EV Torque is keeping up the Australian tradition of sticking tons of horsepower in very small cars. Working mainly on Volkswagens, they primarily like to stick Tesla and Netgain motors into old-school air-cooled vee-dubs. They also will help you do your own conversion by providing parts and expertise, if you want to be the one putting in the wrench time.
Notably, one of their older conversions is a 1992 Toyota Hilux with a Warp 9 motor and Open ReVolt (Cougar) 500 amp DC motor controller. The Warp 9 is about a 32 horsepower motor, so while this Hilux will move, it’s certainly not going to be the ripper that newer conversions can be.
Still, for an older conversion, it is very complete. It has electric hydraulic steering, vacuum-assisted brakes, and air-conditioning – which requires a fair bit of time and effort above and beyond a basic EV conversion to include. The batteries are Thunderstruck Thundersky 98 amp-hour batteries, arranged in a configuration that puts out about 150 volts. To charge all those batteries, the conversion uses a Zivan charger. There’s a circuit breaker, and importantly but often overlooked in EV conversions, a crash sensor. The goal of a crash sensor is to cut off all electricity by blowing a fuse if a crash has been detected.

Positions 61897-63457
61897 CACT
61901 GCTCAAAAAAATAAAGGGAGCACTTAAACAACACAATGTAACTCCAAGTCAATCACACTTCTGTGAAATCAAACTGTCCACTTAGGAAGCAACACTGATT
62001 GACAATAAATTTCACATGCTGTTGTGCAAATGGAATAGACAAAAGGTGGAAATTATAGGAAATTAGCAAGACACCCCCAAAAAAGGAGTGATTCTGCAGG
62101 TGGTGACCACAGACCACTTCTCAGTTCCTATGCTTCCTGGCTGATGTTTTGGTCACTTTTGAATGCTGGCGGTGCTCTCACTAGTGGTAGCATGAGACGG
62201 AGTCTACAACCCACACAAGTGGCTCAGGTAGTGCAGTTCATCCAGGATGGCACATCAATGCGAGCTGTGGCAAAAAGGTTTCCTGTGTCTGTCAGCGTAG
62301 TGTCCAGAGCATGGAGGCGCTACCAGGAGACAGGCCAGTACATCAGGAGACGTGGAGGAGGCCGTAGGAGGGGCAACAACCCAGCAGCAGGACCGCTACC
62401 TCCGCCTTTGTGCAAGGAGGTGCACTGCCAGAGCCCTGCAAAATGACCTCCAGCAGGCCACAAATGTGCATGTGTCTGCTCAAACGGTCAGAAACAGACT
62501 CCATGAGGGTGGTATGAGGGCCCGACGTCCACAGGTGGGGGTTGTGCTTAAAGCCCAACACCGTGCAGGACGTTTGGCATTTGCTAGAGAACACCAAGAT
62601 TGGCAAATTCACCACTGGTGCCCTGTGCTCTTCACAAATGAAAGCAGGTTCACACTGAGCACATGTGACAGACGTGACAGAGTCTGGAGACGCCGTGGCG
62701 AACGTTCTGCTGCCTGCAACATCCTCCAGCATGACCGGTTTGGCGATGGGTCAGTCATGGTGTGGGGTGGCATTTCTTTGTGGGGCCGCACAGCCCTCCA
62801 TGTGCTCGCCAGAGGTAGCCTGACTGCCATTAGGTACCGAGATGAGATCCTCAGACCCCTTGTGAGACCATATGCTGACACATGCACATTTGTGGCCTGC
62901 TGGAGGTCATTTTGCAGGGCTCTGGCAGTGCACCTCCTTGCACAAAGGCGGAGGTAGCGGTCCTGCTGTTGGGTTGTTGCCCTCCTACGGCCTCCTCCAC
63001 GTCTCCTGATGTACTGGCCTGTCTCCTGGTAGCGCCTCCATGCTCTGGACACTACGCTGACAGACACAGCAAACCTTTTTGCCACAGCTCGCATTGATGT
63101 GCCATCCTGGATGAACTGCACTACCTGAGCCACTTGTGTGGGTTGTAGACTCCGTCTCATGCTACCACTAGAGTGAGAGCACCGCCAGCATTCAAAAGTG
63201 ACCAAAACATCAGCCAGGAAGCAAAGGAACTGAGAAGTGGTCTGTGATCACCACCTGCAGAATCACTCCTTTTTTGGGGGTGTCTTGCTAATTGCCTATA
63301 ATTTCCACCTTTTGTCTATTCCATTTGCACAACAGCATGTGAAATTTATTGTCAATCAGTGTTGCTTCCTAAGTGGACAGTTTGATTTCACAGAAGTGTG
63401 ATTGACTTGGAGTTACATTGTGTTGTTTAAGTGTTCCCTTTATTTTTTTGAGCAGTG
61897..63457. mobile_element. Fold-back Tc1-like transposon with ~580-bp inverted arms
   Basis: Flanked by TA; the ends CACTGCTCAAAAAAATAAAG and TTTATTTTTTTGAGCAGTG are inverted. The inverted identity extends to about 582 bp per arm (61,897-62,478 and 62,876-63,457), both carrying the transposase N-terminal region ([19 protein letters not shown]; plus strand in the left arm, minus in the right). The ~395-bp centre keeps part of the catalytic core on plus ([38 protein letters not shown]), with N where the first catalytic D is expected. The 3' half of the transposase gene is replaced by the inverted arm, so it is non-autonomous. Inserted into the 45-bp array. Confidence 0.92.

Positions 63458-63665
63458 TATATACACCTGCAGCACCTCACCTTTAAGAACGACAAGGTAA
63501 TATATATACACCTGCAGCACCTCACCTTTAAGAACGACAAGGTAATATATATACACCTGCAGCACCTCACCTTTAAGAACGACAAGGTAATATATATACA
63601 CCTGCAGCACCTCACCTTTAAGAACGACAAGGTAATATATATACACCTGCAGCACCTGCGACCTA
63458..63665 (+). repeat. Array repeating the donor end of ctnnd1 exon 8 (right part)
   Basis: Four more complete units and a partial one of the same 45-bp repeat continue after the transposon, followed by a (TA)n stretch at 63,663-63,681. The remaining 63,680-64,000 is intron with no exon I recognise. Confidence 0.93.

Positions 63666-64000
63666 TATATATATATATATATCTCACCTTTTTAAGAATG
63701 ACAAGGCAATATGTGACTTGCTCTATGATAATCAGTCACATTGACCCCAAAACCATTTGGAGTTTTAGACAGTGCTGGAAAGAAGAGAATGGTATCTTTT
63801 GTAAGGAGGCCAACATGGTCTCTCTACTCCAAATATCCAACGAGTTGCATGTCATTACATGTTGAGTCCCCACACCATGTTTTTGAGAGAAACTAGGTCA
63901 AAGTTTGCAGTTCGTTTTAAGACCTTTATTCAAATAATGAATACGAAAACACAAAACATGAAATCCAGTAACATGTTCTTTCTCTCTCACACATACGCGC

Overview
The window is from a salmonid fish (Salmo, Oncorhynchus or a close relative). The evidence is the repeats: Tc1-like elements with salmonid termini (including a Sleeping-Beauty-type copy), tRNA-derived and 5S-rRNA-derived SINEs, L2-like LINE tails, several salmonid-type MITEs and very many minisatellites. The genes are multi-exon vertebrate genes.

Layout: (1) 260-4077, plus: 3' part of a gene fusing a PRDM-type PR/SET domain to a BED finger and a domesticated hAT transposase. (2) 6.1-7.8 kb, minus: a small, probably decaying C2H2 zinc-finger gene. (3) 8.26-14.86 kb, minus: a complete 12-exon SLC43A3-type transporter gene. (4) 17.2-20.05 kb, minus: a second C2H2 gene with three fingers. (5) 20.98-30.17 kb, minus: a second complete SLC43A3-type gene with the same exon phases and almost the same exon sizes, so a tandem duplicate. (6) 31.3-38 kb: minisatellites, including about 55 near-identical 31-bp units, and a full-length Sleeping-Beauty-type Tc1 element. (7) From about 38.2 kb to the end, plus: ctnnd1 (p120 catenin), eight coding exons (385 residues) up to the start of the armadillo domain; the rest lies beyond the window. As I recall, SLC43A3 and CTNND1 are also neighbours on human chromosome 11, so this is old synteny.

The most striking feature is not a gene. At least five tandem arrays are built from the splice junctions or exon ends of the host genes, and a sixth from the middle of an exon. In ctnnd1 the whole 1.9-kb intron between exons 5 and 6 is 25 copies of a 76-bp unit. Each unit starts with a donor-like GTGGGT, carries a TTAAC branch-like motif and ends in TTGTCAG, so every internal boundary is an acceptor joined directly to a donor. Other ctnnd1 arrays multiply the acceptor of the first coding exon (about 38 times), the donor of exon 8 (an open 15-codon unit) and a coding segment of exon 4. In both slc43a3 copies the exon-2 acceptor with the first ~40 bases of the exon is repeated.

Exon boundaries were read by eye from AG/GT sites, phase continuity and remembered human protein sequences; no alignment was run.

They have a range of electric driveline packages that range from as little as 50 hp (for those who have very lightweight vehicles) to 650 hp.
To control all the electrons necessary for a conversion, they have created their own Battery Management System. While many manufacturers create BMS’s, EV-Torque is throwing their hat in the ring by creating a configurable BMS created specifically for DIY electric conversions. They are also a distributor for Netgain Motors, ZeroEV, HPEVS Motors, and EVolution Australia, which between them can provide all the parts necessary for a complete EV conversion.